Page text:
Police chiefs warn of ‘major operational impact’ on Britain’s security if they lose access to criminal databases under no-deal Brexit
The UK could face a ‘security downgrade’ in January with a no-deal Brexit National Crime Agency and National Police Chiefs’ Council warned Government They said police expect to lose access to the SIS II criminal database
Losing access to criminal databases under a no-deal Brexit would have a ‘major operational impact’ for police, senior officers have warned.
The UK could face a ‘security downgrade’ in January if there is no negotiated outcome on a Brexit deal in the next few weeks, according to the Commons Home Affairs Committee.
Committee chairman Yvette Cooper cited ‘extremely serious’ and ‘troubling’ letters she had received from the National Crime Agency (NCA) and the National Police Chiefs’ Council (NPCC) on the subject.
She said: ‘These are extremely serious and frankly very troubling letters from the country’s senior police officers who are in charge of law enforcement preparation for January 1 about the security downgrade the UK will face if there is no negotiated outcome in the next few weeks.
Committee chairman Yvette Cooper (pictured) cited ‘extremely serious’ and ‘troubling’ letters she had received from the National Crime Agency (NCA) and the National Police Chiefs’ Council (NPCC) on the subject
‘The National Crime Agency and the National Police Chiefs’ Council have set out important details for the first time about the contingency plans being made.
‘They make clear that without a negotiated outcome the UK authorities will lose the ability to use a wide range of law enforcement tools with ”a major operational impact” on policing and security.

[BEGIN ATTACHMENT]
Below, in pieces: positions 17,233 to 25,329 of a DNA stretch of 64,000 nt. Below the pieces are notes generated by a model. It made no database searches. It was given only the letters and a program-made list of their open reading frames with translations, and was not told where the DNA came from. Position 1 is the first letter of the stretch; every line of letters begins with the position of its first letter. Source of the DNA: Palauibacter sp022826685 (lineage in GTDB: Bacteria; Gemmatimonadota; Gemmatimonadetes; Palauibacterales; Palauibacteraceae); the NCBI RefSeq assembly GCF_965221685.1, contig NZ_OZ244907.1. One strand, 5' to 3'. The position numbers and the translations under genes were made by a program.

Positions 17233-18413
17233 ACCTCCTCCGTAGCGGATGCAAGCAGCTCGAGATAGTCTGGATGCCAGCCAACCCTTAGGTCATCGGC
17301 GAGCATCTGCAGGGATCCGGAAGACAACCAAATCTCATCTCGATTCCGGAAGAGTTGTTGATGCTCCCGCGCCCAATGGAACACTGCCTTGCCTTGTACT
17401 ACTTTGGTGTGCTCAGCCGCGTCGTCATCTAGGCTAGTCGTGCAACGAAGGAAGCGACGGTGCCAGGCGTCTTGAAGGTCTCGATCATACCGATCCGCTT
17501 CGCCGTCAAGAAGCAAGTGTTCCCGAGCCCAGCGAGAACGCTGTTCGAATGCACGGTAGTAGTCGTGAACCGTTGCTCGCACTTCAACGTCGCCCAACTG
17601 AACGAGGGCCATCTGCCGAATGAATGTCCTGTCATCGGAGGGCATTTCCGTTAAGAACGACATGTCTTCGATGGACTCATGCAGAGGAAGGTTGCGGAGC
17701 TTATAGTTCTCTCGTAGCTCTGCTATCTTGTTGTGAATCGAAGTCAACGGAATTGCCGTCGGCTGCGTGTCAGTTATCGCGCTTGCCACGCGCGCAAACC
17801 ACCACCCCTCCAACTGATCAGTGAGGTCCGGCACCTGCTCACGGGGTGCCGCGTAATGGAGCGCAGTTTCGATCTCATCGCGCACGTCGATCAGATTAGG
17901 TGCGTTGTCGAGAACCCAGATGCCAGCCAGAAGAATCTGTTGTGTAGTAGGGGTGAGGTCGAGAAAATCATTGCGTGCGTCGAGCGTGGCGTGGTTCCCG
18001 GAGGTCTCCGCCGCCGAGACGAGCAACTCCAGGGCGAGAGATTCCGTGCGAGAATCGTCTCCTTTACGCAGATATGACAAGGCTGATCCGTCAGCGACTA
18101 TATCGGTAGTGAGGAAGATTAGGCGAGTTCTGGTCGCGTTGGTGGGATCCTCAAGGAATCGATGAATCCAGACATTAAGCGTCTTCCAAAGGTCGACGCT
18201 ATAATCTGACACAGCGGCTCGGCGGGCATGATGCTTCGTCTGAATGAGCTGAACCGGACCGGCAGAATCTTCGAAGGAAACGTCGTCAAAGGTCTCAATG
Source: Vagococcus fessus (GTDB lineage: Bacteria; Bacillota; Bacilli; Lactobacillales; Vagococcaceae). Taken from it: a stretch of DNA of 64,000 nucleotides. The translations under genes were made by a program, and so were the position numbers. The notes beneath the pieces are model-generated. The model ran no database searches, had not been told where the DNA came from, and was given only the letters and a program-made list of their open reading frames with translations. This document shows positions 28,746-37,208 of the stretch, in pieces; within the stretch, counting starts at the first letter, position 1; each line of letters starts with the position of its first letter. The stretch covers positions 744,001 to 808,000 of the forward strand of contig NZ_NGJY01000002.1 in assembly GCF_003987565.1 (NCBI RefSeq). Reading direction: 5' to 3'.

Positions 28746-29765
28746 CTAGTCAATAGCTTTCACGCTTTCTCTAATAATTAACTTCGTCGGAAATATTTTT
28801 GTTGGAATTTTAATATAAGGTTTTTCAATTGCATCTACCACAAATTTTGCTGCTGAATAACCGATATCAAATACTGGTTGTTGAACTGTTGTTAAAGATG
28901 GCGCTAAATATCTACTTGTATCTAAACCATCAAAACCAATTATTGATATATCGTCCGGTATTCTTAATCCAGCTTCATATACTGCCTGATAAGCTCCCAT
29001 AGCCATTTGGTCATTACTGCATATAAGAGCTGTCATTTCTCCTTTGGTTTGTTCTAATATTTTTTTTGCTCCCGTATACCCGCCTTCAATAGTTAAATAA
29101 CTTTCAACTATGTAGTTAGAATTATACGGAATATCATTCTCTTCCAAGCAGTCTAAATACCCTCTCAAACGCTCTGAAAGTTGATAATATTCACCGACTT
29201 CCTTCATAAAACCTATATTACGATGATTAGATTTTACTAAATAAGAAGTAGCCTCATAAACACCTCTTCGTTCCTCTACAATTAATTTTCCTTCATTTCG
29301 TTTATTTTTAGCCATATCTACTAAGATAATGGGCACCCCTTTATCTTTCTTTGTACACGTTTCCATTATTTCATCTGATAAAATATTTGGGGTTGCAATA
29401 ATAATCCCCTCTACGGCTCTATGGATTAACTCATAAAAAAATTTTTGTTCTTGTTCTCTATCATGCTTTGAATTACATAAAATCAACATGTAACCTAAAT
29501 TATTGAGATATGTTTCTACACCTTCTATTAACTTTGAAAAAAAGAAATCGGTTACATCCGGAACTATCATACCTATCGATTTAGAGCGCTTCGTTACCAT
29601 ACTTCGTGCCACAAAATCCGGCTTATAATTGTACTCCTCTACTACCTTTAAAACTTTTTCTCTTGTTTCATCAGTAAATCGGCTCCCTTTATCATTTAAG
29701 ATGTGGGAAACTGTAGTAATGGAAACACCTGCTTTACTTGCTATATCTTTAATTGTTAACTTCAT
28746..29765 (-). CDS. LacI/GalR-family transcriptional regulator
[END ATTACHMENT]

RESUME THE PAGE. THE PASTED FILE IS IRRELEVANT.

‘But their letters also suggest that the police expect us to lose important security capabilities – in particular access to the SIS II criminal database – even in the expected negotiated outcome.’
The Second Generation Schengen Information System (SIS II) is a database of ‘real-time’ alerts about individuals and objects of interest to EU law enforcement agencies.
SIS II contains information on 35,000 people wanted under a European Arrest Warrant, as well as alerts on suspected foreign fighters, missing people, and alerts on people and objects of interest to EU law enforcement agencies.
The UK could face a ‘security downgrade’ in January if there is no negotiated outcome on a Brexit deal in the next few weeks, according to the Commons Home Affairs Committee (stock picture)
Ms Cooper said that the letters explained that if access to ‘key’ criminal databases or arrest warrants is lost then ‘fallback arrangements are all slower and more bureaucratic’, warning this would have a ‘detrimental impact on public protection, work to tackle serious and organised crime and counter terrorism.’
Ministers must ‘urgently explain’ what is being done to ensure there is a agreement reached on security cooperation, she said.
In one of the letters NPCC chairman Martin Hewitt warned that in a non-negotiated outcome ‘the fallback systems will be slower, provide less visibility of information and intelligence and make joined up working more cumbersome’.
Losing access to SIS II would have a ‘major operational impact’, he said.
Likewise not being able to look at Passenger Name Records (PNR) would have a ‘major impact’ on counter terrorism policing and work tackling serious and organised crime.
Not being able to use the European Criminal Records Information System (ECRIS) would mean it could take months instead of days to access records.
Meanwhile Steve Rodhouse, director general of operations at the NCA, warned in a separate letter that this could mean ‘capability will be notably reduced’ and could affect ‘public protection’.
He also said Europol is the tool ‘we are most concerned about from a serious organised crime perspective’.